No one, not even Cincinnati, has had a more turbulent couple of weeks than FC Dallas. The club lost coach Oscar Pareja, reportedly lost VP of soccer operations Luiz Muzzi (who himself was only promoted to that role after technical director Fernando Clavijo went on a leave of absence in September) to Orlando and either have already or will shortly lose Lamah, Ulloa, Maxi Urruti and Tesho Akindele.
It’s all beyond a bit bizarre for a team that finished fourth in the West in 2018. What gives?
According to multiple sources, FCD are doubling down on a youth movement in 2019. Sources said Tuesday that the club will promote longtime academy director Luchi Gonzalez to replace Pareja as head coach. That fits with where they’re headed on the field. Young Homegrowns Paxton Pomykal, Jesus Ferreira, Thomas Roberts and Brandon Servania are expected to compete for minutes in 2019, according to comments club owner and president Dan Hunt made to MLSsoccer.com in November. Dallas are reportedly set to sign Honduran international midfielder Bryan Acosta as a replacement for Ulloa, but sources aren’t expecting many other major reinforcements. For the most part, FCD will roll into 2019 with what they’ve got now.
For advocates of playing the kids, that’s encouraging. Dallas have signed the most Homegrowns in MLS history, but only a select few – Ulloa, Reggie Cannon, Jesse Gonzalez and Kellyn Acosta, who is now with Colorado – have ever produced for the first-team. With Gonzalez, who coached most of FCD’s current Homegrowns in their academy, on board as head coach and the club clearing the way for players like Pomykal to battle for minutes, that should change in 2019.
Commissioner Don Garber said last week that MLS needs to become more of a selling league. The sources said that Dallas, who are reportedly set to sell teenage center back Chris Richards to Bayern Munich for over $1 million this winter even though he’s never even appeared for the FCD first team, are intent on becoming a selling club. As such, they should be a very interesting case study for MLS.
Unfortunately for FCD fans, good case studies don’t necessarily make for good teams. With FCD set to pivot to more of a youth movement in 2019, the sources expect the club to take a step back from the regular-season power they became during Pareja’s tenure.
One other note on FCD: A source told MLSsoccer.com on Tuesday that Urruti’s salary, which was $780,000 in 2018, will rise to $1.2 million in 2019 and $1.4 million in 2020. That changes the framing of his trade to Montreal, who sent $75,000 in TAM and a first-round pick in the 2019 SuperDraft to FCD in exchange for the Argentine.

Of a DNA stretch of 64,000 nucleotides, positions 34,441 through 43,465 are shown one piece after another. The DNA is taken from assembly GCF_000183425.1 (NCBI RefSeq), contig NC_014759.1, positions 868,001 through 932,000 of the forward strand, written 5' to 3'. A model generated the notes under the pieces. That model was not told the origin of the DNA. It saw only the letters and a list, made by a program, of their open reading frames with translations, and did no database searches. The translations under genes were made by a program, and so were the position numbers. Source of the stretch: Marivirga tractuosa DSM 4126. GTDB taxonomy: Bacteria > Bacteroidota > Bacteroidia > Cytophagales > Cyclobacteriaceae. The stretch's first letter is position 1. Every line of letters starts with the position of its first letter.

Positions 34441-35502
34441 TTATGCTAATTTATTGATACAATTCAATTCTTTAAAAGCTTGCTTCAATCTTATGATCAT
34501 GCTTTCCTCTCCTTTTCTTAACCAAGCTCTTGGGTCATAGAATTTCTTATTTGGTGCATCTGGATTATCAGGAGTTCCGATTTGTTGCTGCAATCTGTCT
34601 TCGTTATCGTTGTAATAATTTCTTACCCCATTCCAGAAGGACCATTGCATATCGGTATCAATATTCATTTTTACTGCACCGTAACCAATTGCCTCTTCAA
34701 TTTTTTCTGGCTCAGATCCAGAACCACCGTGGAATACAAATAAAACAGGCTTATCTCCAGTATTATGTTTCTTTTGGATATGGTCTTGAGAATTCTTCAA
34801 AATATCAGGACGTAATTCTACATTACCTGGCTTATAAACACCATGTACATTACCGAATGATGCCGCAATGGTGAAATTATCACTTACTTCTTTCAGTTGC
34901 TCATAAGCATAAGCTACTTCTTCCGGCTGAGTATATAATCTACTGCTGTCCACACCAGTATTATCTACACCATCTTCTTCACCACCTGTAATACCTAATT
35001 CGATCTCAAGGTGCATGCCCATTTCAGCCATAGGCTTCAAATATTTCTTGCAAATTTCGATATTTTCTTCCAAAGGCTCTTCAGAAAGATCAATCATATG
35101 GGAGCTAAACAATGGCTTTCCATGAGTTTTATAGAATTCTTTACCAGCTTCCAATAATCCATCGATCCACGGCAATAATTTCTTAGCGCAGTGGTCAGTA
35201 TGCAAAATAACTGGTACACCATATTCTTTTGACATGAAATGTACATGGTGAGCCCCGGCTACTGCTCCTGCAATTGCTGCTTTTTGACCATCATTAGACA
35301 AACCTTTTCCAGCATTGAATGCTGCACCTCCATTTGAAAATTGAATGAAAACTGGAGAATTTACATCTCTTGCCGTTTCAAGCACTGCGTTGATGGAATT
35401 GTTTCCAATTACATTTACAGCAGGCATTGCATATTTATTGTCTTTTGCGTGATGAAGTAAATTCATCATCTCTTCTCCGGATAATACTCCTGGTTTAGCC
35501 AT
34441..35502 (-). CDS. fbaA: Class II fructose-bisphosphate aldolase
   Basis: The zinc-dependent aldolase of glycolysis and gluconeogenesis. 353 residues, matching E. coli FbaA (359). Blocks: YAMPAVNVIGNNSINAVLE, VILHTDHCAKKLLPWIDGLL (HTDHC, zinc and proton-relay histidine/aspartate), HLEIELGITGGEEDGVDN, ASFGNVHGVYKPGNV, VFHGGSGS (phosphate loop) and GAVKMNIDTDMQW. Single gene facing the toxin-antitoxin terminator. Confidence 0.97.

Starting the rebuild in Orlando, Vancouver, Colorado
After a spending spree last offseason gave way to terrible results in 2018, this offseason was always going to be about one thing in Orlando: Tearing things down so they could build them back up.
They still have a long way to go before they have any significant salary budget space to play with, but the Lions have made some moves in that direction this week. On Sunday, they traded Victor “PC” Giro to Vancouver in exchange for a third-round pick in the 2019 SuperDraft. On Tuesday, they sent center back Amro Tarek to the New York Red Bulls for a 2019 fourth-rounder and shipped left back Mohammed El-Munir to LAFC in exchange for 2018 No. 1 overall selection Joao Moutinho.
In 2018, PC, Tarek and El-Munir combined to make nearly $400,000. Their salaries are now off Orlando’s books. As a Generation adidas player, Moutinho won’t hit their salary budget. That’s not a ton of money, but it’s a start. For James O’Connor and the Lions, who picked up Akindele for $150,000 in combined allocation but declined the contract options on veteran players Joe Bendik, Jonathan Spector, Scott Sutter and others earlier this winter, that’s… something.
For the Red Bulls, multiple sources said acquiring Tarek, who worked with New York assistant C.J. Brown in Orlando, is a depth play after the club lost Ndam to Cincinnati and declined their option on Aurelien Collin. Other sources said that LAFC view El-Munir as an upgrade on Moutinho. The club are in a good situation with their salary budget, and clearly felt comfortable bringing the Libyan’s contract onto their books. Through that framework, it made sense for them to pull the trigger, even if it meant giving up on the first draft pick in club history less than a year into his pro career.
There are still plenty of questions in Colorado, but the Rapids finally have a legitimate option at striker in Kamara. The 34-year-old had 14 goals and six assists in Vancouver in 2018, and now he has a two-year contract worth $750,000 per season in Denver, according to sources. The Rapids, who acquired attacker Nico Mezquida from Vancouver earlier in the week in exchange for goalkeeper Zac MacMath, still need a lot of help to solve an attack that had the fewest goals in the league last season, but Kamara is a massive upgrade from what Colorado ran out at striker in 2018.
For Vancouver, acquiring PC, MacMath and fellow 'keeper Maxime Crepeau and midfielder Andy Rose on the cheap and getting rid of Waston and Kamara is all about starting to rebuild under Marc Dos Santos. And doing it in a way that makes sense for their budget. They definitely need some help at the top end of their roster, but they’ve got an absurd amount of money to work with. Waston is out, and Cincinnati's truckload of allocation money is in. Alphonso Davies is gone, but his record transfer fee and associated $750,000 in GAM have arrived. The significant salaries of Kamara, Brek Shea and Aly Ghazal are all off the books. That’s a ton of space. More than enough for Dos Santos to remake the club in his image. We’ll see how he does it.
SKC adds an option at left back
Sporting KC made some news just before the start of the weekend, announcing late Friday afternoon that they've signed veteran MLSer Rodney Wallace via free agency. Interestingly, the club listed Wallace, who has spent the bulk of his career as a winger, as a defender in their press release. That raised an eyebrow or two over here, and a club spokesman confirmed to MLSsoccer.com that the 30-year-old Costa Rican international will compete with Seth Sinovic, who signed a new contract last month, and Jimmy Medranda for time at left back.
Of course, this won't be the first time Peter Vermes attempts to convert a more attack-minded midfielder to fullback. He pulled that off to great effect with Graham Zusi, who transformed from one of the league's better midfielders to perhaps its top right back over the last two seasons. Wallace has moonlighted at left back at times during his career, and has the speed and attacking understanding to do some very interesting things on the overlap. We'll see if he's able to wrestle the starting role from Sinovic, who has withstood several challengers over the years.